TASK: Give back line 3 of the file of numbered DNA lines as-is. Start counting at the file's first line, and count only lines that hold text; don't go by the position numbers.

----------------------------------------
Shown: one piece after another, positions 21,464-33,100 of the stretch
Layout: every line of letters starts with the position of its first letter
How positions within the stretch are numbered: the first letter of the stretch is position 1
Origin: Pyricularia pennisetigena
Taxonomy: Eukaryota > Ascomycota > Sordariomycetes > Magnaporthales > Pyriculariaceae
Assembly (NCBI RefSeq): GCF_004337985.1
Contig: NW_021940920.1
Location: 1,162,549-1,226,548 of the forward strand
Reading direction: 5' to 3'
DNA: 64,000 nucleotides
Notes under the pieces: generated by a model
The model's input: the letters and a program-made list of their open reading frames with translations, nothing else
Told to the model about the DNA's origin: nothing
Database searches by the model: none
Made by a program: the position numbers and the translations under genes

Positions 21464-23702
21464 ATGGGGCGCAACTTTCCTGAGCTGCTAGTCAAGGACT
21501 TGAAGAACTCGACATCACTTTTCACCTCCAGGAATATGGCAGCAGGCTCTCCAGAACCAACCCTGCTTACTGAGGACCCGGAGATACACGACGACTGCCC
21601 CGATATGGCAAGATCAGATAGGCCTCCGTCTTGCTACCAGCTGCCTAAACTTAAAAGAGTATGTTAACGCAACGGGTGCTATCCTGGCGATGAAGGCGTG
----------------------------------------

How positions within the stretch are numbered: the first letter of the stretch is position 1